In Simmba, children gather in an open space under streetlights and a single teacher conducts all classes. In reality, night schools function in regular school spaces from 6.30-9.30 pm. They include Classes VIII-X and are attended largely by older, adult dropouts. “In Dongri, for instance, night school students are mostly conservancy workers and police constables hoping for a promotion. Any promotion or admission to a skill-training institute requires one to have cleared Class X,” says Jagdale, who worked as a night school teacher for over four decades.
At the Maharashtra Night School in Tilak Nagar, 35-year-old Nitin Bhalekar and his wife Poonam, a Class X student, watch their two children playing in the school courtyard. “They are an important reason why we both decided to rejoin school,” says Nitin, as he calls out to his 11-year-old son Jayesh.
A Class VIII dropout, Nitin started working with a power supply company as a labour hand when he was a teenager. Over the years, he picked up skills from electrician and engineering colleagues but did not have the education to apply for those posts. But it was the day that his son came back from his English medium school with a note that jolted him.
The note read: “The orals will be held in a couple of days”. “We spent the next two days asking people what ‘orals’ meant. We laughed at our own panic when we found out the meaning but it also made us realise that we will remain clueless about our children’s education if we don’t educate ourselves first,” says Nitin, who wants to apply for a better position in his office after clearing his Class XII exams.
The three hours of night school is the only time many of these students get to study. “But they are self-motivated. Also, the night school teachers are often more dedicated. They are aware that with neither the finances nor the time for tuition, the night school is the only opportunity these students have,” says Jagdale. These reasons, says Nikita Ketkar, a former IAS officer who set up Masoom, have resulted in a fairly good pass percentage, even if the number of students is dwindling. “The government’s no-retention policy up to Class IX led to a fall in numbers. In the last five years, both aid money and the number of teachers have reduced,” says Ketkar.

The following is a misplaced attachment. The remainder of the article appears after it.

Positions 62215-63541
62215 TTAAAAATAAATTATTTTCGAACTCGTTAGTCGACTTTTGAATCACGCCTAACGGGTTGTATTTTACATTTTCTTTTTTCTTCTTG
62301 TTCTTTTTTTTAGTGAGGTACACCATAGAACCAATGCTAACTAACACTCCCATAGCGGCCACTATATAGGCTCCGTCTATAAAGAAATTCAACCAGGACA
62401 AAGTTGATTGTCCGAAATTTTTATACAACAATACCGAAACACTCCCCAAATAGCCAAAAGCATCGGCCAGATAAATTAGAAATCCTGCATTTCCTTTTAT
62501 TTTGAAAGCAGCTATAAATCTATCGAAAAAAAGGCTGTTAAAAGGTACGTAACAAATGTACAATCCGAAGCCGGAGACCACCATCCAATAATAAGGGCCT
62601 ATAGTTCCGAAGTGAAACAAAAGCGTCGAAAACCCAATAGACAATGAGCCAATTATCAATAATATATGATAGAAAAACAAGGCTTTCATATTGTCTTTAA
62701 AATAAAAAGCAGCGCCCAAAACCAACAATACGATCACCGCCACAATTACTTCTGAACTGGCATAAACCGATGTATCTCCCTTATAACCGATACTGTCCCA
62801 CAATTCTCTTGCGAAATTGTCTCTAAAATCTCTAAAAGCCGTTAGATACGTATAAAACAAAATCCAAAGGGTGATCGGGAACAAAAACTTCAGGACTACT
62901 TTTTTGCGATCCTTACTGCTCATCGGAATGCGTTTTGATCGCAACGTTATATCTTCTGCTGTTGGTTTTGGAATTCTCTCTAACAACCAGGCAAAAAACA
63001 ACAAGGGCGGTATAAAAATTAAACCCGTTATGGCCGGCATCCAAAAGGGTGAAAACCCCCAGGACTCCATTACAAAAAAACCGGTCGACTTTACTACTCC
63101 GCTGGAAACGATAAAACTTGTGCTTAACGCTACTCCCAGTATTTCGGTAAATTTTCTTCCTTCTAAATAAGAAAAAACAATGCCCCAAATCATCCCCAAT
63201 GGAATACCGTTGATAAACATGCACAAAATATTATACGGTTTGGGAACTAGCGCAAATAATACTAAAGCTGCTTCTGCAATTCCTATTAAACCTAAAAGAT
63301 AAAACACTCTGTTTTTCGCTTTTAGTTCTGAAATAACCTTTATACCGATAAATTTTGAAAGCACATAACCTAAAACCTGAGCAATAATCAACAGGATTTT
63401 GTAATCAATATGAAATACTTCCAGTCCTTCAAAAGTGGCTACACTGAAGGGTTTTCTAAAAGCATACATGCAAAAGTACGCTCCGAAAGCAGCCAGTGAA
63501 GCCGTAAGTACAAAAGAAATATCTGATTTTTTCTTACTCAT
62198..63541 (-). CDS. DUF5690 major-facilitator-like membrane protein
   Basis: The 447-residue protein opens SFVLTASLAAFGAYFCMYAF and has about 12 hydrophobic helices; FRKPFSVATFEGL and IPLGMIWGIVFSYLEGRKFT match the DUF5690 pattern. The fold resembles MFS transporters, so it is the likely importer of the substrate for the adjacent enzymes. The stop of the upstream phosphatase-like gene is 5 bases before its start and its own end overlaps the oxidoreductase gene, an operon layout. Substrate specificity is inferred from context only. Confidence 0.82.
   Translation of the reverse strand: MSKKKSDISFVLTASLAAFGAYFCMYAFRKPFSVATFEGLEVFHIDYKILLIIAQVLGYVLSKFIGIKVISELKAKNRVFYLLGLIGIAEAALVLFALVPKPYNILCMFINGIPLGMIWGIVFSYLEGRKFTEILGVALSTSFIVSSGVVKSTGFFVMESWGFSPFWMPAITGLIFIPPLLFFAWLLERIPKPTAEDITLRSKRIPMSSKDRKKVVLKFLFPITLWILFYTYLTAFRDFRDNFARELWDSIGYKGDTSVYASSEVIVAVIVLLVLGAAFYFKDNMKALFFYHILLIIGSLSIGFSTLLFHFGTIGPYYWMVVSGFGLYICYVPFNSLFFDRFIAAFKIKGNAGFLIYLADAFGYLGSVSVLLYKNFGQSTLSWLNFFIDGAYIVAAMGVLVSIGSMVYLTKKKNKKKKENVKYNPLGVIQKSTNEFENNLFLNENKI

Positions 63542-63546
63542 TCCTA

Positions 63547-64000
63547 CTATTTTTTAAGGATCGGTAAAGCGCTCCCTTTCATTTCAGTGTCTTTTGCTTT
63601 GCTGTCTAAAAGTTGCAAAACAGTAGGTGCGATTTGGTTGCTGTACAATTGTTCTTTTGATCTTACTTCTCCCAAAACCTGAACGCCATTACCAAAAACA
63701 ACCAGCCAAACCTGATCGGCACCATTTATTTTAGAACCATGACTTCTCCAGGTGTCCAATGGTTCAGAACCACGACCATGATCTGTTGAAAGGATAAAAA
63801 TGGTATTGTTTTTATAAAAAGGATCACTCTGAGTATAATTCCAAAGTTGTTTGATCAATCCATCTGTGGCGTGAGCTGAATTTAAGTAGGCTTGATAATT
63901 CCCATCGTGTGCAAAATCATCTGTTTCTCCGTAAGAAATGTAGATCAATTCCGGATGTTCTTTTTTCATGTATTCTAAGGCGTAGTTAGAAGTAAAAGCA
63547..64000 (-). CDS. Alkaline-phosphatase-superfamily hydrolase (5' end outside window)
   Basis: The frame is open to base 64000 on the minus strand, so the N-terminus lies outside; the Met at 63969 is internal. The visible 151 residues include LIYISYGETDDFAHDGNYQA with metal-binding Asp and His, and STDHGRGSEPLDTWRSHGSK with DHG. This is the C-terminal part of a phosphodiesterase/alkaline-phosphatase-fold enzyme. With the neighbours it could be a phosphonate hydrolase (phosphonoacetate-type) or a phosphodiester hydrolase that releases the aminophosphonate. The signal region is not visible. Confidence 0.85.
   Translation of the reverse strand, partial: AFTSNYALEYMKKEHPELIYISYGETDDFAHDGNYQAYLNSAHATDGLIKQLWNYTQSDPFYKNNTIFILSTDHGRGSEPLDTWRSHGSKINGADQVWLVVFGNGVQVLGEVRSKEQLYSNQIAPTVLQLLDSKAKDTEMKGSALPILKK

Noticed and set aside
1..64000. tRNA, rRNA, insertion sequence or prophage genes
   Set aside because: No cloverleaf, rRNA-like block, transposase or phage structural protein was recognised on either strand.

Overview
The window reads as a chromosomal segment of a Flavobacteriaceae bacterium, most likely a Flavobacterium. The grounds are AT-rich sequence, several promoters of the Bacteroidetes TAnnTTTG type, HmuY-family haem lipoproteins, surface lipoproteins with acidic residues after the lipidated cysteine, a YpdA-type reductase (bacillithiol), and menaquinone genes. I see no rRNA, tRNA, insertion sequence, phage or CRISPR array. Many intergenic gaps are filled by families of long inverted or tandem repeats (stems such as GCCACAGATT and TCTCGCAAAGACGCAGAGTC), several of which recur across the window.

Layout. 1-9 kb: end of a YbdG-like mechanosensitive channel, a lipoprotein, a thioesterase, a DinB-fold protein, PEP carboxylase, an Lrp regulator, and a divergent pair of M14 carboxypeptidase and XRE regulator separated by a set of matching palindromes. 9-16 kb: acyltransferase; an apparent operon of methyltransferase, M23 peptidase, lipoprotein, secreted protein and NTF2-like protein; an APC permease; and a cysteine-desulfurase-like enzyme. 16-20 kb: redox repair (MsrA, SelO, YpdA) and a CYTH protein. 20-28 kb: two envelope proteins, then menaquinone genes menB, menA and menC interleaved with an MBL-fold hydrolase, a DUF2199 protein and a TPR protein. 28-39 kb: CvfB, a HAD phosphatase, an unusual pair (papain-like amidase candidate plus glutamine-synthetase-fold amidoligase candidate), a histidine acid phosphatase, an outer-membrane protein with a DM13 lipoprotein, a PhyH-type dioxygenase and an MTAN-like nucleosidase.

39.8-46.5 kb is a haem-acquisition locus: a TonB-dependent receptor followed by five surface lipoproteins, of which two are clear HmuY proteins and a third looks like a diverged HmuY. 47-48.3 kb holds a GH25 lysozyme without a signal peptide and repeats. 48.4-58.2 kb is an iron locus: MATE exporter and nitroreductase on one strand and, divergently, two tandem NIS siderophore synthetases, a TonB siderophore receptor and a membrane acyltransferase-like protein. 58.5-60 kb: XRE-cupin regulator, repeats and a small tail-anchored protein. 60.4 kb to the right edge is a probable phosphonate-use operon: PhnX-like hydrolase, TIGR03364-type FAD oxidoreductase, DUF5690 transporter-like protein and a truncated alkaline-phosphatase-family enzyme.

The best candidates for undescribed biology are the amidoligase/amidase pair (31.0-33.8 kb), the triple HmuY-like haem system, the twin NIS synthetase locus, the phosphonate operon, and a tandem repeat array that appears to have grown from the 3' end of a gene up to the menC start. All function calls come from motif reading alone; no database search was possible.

Each school, says Jagdale, is a case study of aspiration and grit. He cites the example of the Dyan Vikas night school, where the majority of students are from Rajasthani migrant families of cobblers and shoemakers. Since this part of Kurla did not have a high school nearby, most students would join the reputed night school after their primary education. Although that has changed now, Dyan Vikas continues to be popular. “That’s also because it allows the children to help their parents in shoemaking during the day,” says Ghanshyam Tripathi, the school’s headmaster, with over 25 years of experience behind him. Most of the students in this school are SC/ST, while Muslims make up 5 per cent. Many are first generation school-goers, and well over 40 per cent students are girls — a massive departure from the 1960s when, says JV Pawar, almost no night school in Mumbai had any girl students.
Meanwhile, Masurkar, who is doing a PhD on Hindi Dalit literature from Mumbai University, is working steadily towards a new life, intent on repaying a debt. “I had an offer for a job as a lecturer in a college but taking it up would mean less time to study. Until I finish my doctorate, I choose to teach in a day school five days a week. Once a week, I go back to my night school, to give back what I gained…education.”